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First Few Pages: This May End Badly by Samantha Markum

First Few Pages: This May End Badly by Samantha Markum

Pranking mastermind Doe and her motley band of Weston girls are determined to win the century-long war against Winfield Academy before the clock ticks down on their senior year. But when their headmistress announces that The Weston School will merge with its rival the following year, their longtime feud spirals into chaos.

To protect the school that has been her safe haven since her parents’ divorce, Doe puts together a plan to prove once and for all that Winfield boys and Weston girls just don’t mix, starting with a direct hit at Three, Winfield’s boy king and her nemesis. In a desperate move to win, Doe strikes a bargain with Three’s cousin, Wells: If he fake dates her to get under Three’s skin, she’ll help him get back his rightful family heirloom from Three.

As the pranks escalate, so do her feelings for her fake boyfriend, and Doe spins lie after lie to keep up her end of the deal. But when a teacher long suspected of inappropriate behavior messes with a younger Weston girl, Doe has to decide what’s more important: winning a rivalry, or joining forces to protect something far more critical than a prank war legacy.

This May End Badly is a story about friendship, falling in love, and crossing pretty much every line presented to you—and how to atone when you do.


CHAPTER ONE


We only have a few hours before sunrise.

I should be tired, but adrenaline pumps through my veins, forcing my eyes wide open. I work on shoving another stake into the soft, damp ground.

“Hurry up,” Gemma whispers with some urgency. She’s anxious, but then again, she’s always anxious.

“I can see security,” Jade says from my Bluetooth earbud. “They’re rounding the south side.”

“South side?” Sumi’s snort echoes through the earbud. “Doe can barely tell her right from her left. You think she knows north from south?”

“Shut up, Sumi,” I say, banging the last stake into place. “You just worry about yourself.”

“Nothing to worry about,” Sumi says, sounding pleased. “I’ve been done for ten minutes.”

Gemma lets out a panicky hum. “I think I see flashlights!”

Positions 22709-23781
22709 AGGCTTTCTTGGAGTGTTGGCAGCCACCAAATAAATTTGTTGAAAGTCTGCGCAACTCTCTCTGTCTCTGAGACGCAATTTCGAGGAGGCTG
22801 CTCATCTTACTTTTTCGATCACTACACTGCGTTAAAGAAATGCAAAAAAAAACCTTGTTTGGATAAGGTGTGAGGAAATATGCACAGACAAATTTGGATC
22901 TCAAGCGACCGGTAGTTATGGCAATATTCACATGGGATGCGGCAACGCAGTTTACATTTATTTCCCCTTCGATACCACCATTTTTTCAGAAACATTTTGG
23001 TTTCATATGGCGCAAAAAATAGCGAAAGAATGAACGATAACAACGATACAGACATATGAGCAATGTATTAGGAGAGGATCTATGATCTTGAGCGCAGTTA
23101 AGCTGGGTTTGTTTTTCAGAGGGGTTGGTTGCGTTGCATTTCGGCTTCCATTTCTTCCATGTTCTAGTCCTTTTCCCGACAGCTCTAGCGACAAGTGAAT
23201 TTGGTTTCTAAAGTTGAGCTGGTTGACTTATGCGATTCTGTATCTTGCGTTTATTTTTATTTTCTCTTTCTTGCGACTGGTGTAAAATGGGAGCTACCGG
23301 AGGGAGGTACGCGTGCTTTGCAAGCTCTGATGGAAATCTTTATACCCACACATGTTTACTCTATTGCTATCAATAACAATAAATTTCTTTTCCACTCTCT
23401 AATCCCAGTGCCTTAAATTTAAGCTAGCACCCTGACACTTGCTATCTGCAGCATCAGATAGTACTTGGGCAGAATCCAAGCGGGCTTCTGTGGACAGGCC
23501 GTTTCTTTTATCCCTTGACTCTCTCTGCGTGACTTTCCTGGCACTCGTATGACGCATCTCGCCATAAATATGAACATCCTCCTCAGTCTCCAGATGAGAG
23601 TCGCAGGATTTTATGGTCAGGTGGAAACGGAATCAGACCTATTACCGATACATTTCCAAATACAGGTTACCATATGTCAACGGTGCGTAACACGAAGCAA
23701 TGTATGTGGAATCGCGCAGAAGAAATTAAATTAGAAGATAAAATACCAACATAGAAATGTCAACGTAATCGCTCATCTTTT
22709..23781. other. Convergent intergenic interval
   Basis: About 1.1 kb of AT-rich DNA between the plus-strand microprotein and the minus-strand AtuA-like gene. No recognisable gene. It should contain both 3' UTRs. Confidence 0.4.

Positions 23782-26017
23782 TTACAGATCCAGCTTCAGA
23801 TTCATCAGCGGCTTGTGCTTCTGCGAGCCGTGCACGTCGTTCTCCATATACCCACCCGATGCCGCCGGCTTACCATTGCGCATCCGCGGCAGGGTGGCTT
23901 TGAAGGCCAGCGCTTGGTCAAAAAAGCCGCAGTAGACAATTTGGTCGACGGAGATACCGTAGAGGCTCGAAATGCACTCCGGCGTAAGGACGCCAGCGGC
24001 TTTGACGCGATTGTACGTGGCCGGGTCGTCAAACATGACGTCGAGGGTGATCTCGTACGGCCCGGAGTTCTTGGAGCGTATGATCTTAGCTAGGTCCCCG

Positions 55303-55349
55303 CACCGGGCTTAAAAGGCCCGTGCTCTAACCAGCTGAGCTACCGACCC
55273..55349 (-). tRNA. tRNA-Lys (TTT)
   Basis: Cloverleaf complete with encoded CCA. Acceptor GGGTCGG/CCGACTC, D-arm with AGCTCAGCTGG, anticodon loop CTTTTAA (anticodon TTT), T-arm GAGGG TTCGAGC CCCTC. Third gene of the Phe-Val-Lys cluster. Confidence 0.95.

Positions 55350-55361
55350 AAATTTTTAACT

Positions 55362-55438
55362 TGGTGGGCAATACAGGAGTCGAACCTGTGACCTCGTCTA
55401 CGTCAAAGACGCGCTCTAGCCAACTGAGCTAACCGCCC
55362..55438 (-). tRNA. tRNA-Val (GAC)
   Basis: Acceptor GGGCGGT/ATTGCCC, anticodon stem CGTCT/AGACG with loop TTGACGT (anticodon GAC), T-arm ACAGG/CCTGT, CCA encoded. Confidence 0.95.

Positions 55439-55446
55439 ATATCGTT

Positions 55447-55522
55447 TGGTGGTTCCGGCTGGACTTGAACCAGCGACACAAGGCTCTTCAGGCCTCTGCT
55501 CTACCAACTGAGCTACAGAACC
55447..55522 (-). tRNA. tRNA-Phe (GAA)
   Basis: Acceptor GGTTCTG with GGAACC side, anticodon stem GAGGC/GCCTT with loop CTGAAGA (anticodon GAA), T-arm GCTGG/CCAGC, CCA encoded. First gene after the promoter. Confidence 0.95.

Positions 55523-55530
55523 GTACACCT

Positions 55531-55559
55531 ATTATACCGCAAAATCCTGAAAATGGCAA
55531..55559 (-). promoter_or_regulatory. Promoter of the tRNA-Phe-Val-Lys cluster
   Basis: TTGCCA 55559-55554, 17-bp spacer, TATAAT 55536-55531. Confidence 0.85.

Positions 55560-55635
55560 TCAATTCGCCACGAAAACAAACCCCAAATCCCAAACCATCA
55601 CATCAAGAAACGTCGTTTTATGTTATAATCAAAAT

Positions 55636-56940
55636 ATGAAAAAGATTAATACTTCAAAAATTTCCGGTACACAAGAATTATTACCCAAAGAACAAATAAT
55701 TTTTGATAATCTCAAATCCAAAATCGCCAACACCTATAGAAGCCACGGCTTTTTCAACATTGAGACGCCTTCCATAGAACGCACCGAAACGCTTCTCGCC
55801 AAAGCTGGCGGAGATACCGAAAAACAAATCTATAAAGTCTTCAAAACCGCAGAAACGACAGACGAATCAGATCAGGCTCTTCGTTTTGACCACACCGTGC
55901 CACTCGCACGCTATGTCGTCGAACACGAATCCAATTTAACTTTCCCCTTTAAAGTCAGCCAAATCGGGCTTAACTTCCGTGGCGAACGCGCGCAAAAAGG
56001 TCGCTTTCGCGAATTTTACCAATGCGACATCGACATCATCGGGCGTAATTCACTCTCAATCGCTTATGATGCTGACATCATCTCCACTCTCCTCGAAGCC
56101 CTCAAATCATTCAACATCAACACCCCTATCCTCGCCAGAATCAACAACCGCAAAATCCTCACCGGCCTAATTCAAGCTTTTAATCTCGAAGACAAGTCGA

“She’s staying home next time,” Shawn says from my side.

“No!” Jade protests. “I can’t focus on anything with her teeth chattering in my ear.”

I glance at Gemma. Sure enough, she’s got two fingernails in her mouth, hammering at them with her front teeth.

“Will you get her out of here?” I say to Shawn.

“We’re almost done,” Shawn reminds me.

“I’m almost done. The only thing Gem is about to finish is a nervous breakdown.”

“I’m fine,” Gemma says, her voice shaking.

I give Shawn a look.

She laughs. “Okay, I got you.”

Gemma gives a meek protest as Shawn grabs her arm and hauls her out the front gate. They duck around the side, and I hear Sumi say from my earbud, “Oh, hey, guys.”

I stay crouched behind the Winfield Academy sign, working the last stake into the ground. Shawn was kind enough to attach the ropes, at least—because I do hear footsteps, and they’re closer than I expected.

“You’ve got company,” Jade says. “Shit—shit. You’ve got real company. Where did this guy come from?”

“Get out of there, Doe,” says Sumi.

“I’m almost done,” I say.

“You’ll be done for real if you don’t get out of there,” Gemma says from the earbud.

I grit my teeth. “Someone get her off the line.”

I secure the last stake and look up, triumph squelching the nervousness creeping in. But then I spot the beam of a flashlight headed my way. I freeze, crouched in the dark. I could slip out now, but I’d be spotted for sure, and any close investigation would reveal what we’ve done. I can’t let that happen—not before the first car arrives.

Somewhere on the other side of the building, a dog howls. The flashlight swings in the other direction.

I sprint out the front gate, hurtle over the trip wire, and duck around the corner, where I collide with Sumi and Gemma.

“Where’s Shawn?” I ask.

The dog howls again.

Jade laughs in my ear. “She spent all summer perfecting that.”

“Her neighbor got that hound dog,” Gemma says.

“It woke me up every goddamn morning.” Shawn huffs a laugh from my earbud.

I shoot Sumi a grin. “Let’s get out of here.”

We duck away from the light of the streetlamps as we sneak to the building across the road. Shawn meets us as we dart through the entrance.

THE WESTON SCHOOL, the sign overhead reads. AUT VIAM INVENIAM AUT FACIAM.

I will either find a way or make one.

* * *

When we meet up in the stairwell in the morning, I feel like I got about two minutes of sleep. Somehow, Gemma looks even worse off. Circles as dark as bruises drag practically halfway down her cheeks, and her pale skin looks almost gray. Even her freckles have dulled.

“You look like death,” I say.

She laughs, the sound brittle. “I didn’t sleep.”

To be fair, Gemma isn’t a great sleeper on the best of days. During the school year, she spends most nights up studying, hours after the rest of us are asleep—except maybe Sumi, who could be awake at any time of night for any number of reasons, none of them similar to Gemma’s.

Things have gotten especially bad since this summer, when Gemma came out to her parents and two older sisters. From the few details she divulged, things went well. But revealing a secret, even one taken well, has a way of creeping into a person’s anxieties.

Shawn appears at our backs wearing a pair of overalls she cut into shorts, looking like a summer-tanned farm girl with her sandy brown hair tied in a messy topknot. She’s balancing four coffees in a holder in one hand and a fifth in the other. “Take these.”

Gemma grabs one and pops it open to blow on it.

“Did you sleep?” I ask Shawn.


Copyright © 2022 by Samantha Markum


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